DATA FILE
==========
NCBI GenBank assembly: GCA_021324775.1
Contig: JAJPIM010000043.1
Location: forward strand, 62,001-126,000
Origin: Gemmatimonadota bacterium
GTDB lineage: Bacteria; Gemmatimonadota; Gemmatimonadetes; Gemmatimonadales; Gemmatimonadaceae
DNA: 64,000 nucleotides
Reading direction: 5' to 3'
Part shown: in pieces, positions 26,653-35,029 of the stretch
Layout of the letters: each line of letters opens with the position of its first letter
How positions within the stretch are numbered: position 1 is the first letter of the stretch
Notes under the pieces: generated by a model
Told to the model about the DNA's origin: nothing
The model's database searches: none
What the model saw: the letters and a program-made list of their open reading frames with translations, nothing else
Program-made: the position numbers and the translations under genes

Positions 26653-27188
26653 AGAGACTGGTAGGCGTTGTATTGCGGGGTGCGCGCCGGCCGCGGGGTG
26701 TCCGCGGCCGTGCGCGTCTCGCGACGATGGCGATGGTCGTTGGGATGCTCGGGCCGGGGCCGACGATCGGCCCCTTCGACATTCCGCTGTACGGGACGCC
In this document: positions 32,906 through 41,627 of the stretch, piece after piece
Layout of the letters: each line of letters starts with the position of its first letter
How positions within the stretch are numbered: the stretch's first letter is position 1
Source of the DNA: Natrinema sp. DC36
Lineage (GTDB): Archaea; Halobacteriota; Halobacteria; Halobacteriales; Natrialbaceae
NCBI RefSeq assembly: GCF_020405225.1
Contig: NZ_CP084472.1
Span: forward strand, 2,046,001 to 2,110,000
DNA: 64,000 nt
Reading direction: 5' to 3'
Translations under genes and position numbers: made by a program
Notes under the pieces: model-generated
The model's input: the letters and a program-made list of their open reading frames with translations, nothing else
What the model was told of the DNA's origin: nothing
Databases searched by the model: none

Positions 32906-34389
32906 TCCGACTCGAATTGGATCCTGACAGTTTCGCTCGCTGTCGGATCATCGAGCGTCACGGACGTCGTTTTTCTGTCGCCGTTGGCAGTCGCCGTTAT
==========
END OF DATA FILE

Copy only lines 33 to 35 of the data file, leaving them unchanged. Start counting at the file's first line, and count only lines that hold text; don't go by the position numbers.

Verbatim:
Databases searched by the model: none

Positions 32906-34389
32906 TCCGACTCGAATTGGATCCTGACAGTTTCGCTCGCTGTCGGATCATCGAGCGTCACGGACGTCGTTTTTCTGTCGCCGTTGGCAGTCGCCGTTAT